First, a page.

What Is Reverse Osmosis Water Filtration?

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  • Written By: C. Martin
  • Edited By: Andrew Jones
  • Last Modified Date: 06 September 2019
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Reverse osmosis water filtration is a type of water filtration system that works by using pressure to force water through a membrane, separating the pure water from any contaminants. In normal osmosis, a solvent, such as pure water, naturally moves across a membrane from an area of low solute to an area of high solute, where there is a higher concentration of contaminants. In reverse osmosis, however, this process works exactly the other way around. Pressure is applied in order to force the water to move across the membrane from an area of high solute to an area of low solute. This effectively separates the pure water from the contaminants, which are collected on the other side of the membrane.

The membranes that are used in reverse osmosis water filtration are semi-permeable. They are designed to allow pure water to move across the membrane, but to trap most contaminants and not allow these to pass through. These membranes are usually made from a substance called polyimide, a type of plastic resin that is strong, heat resistant, and resistant to chemical change.


There are many different kinds of water filtration systems, most of which use mechanical filters of one kind or another. The unique aspect of this type of water filtration is the application of pressure to move the water across a fine membrane. Because of this, water purifiers and drinking water filter systems that use reverse osmosis typically remove many more contaminants from the treated water than most other types of filtration systems. Contaminants that are removed may include metals such as lead, chemicals like chlorine, and pathogens including viruses and bacteria. Not all substances are removed by reverse osmosis, however, and in particular, certain kinds of pesticides are often present in the filtered water.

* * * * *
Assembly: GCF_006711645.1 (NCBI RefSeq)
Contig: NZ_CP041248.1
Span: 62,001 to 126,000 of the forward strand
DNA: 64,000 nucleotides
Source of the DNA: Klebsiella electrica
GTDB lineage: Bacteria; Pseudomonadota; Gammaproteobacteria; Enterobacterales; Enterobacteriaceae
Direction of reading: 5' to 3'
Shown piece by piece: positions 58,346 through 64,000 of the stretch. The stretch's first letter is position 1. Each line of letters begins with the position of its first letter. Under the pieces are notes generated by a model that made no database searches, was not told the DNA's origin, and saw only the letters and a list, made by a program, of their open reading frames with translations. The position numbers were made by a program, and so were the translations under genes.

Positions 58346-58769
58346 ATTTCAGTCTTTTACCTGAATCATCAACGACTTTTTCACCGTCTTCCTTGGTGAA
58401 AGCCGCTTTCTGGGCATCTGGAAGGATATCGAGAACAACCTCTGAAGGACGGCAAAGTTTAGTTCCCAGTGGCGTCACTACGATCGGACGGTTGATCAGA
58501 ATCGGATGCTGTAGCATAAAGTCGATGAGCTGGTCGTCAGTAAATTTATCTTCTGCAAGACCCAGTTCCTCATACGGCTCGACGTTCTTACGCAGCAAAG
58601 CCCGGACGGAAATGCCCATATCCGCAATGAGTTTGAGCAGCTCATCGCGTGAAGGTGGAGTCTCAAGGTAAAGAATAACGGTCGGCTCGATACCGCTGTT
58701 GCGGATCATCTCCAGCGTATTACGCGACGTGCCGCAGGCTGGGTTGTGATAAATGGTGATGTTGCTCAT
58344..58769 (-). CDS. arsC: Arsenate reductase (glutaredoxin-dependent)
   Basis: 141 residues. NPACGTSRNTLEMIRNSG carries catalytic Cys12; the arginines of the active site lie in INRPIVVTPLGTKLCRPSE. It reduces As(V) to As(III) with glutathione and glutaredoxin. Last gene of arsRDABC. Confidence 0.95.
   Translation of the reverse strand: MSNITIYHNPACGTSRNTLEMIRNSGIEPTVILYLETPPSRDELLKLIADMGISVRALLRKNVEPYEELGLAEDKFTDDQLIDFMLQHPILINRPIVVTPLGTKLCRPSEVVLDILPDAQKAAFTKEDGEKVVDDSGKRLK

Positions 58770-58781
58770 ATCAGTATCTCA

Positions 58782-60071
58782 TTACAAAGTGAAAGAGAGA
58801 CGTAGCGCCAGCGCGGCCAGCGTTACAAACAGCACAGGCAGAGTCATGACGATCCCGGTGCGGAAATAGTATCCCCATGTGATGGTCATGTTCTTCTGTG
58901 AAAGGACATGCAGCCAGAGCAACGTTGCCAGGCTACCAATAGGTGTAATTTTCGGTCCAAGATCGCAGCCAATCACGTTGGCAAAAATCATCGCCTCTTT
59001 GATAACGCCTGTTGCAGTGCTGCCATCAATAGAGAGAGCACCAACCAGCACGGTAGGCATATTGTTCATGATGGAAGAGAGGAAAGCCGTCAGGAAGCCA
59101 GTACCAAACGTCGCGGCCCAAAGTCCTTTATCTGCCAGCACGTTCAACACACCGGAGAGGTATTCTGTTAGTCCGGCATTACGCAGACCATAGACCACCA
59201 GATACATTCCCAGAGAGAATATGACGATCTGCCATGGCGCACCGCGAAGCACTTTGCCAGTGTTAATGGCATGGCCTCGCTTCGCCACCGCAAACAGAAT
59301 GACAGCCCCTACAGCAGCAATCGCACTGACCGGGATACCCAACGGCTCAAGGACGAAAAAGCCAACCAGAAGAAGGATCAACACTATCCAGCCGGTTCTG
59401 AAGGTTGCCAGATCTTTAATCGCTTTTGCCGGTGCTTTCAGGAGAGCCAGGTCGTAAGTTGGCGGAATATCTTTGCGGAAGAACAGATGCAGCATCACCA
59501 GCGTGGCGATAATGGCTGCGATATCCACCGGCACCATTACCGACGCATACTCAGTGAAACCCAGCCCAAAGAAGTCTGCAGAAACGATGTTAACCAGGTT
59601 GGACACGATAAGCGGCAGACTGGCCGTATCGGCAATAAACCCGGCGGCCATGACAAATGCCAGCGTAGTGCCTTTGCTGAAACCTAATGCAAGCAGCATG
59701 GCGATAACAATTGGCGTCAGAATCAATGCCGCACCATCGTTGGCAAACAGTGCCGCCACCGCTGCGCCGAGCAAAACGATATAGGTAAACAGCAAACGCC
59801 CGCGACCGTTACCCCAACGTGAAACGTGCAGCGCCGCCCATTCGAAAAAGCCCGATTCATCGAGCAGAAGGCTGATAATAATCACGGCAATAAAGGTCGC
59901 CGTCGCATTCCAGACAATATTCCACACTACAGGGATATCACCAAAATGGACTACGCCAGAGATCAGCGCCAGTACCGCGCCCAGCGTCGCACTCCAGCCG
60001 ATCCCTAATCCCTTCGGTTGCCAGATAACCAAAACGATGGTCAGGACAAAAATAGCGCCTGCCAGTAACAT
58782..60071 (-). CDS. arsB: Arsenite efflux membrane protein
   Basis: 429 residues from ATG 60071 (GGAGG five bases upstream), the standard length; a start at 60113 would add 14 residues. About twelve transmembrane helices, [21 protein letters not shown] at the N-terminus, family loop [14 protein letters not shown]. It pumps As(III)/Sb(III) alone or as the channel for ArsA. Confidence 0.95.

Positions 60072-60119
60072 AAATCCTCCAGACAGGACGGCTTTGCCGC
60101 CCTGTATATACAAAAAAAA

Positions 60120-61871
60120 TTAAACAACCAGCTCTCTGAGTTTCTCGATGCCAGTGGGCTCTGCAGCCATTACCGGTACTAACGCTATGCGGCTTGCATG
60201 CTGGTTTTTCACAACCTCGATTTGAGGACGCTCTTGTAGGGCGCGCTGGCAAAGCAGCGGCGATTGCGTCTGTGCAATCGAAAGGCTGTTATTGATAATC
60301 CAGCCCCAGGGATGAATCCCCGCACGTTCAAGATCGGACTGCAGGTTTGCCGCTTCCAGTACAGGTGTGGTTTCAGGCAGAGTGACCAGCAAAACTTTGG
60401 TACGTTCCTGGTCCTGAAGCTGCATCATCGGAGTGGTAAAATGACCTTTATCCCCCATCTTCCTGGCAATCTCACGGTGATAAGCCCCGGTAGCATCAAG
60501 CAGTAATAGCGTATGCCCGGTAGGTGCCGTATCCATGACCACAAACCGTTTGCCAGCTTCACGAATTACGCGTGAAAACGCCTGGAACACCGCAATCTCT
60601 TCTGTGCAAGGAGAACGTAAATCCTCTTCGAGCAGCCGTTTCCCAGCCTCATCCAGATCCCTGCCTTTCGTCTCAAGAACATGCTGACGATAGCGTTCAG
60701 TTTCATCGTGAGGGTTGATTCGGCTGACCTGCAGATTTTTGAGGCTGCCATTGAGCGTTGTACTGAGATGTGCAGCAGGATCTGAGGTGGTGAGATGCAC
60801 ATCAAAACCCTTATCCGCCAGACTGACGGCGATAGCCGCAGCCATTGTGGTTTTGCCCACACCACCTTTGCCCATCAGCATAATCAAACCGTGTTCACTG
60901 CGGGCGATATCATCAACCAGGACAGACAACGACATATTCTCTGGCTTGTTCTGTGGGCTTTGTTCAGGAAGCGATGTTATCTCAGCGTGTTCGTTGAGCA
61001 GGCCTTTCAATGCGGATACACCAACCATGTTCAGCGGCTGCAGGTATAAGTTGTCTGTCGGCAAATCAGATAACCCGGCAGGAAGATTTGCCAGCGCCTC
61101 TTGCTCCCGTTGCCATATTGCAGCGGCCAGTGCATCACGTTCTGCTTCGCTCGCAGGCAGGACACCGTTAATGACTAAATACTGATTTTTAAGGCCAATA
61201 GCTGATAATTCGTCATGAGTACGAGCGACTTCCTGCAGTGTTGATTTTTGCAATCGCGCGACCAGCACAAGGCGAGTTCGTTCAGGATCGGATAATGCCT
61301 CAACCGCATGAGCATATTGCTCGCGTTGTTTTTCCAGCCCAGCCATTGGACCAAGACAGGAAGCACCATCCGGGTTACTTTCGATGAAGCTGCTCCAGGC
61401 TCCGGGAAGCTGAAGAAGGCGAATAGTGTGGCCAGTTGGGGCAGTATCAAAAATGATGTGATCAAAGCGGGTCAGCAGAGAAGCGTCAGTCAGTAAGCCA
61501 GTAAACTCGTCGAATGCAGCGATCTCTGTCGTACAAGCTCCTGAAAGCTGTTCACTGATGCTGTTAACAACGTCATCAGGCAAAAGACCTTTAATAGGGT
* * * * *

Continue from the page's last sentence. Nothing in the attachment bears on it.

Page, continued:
Some of the drawbacks of reverse osmosis water filtration systems in common residential use include water wastage and slow production of treated water. For each unit of treated water produced, up to eight units of wastewater may be produced and discarded. Some systems allow the user to store the wastewater for use in the garden, washing cars, and other non-drinking usage. Water is usually purified quite slowly, and these systems often take three or four hours to produce a gallon of clean drinking water. Some critics of these filtration systems also point out that beneficial minerals are removed from the drinking water, and discarded along with the contaminants.

In addition to home filtration systems, there are a number of other applications of reverse osmosis water filtration. Industrial processes that produce wastewater containing unwanted substances, including power plants, may treat the water using this type of filtration. Reverse osmosis water filtration can also be used to turn salt water into drinking water, and to purify collected rainwater.


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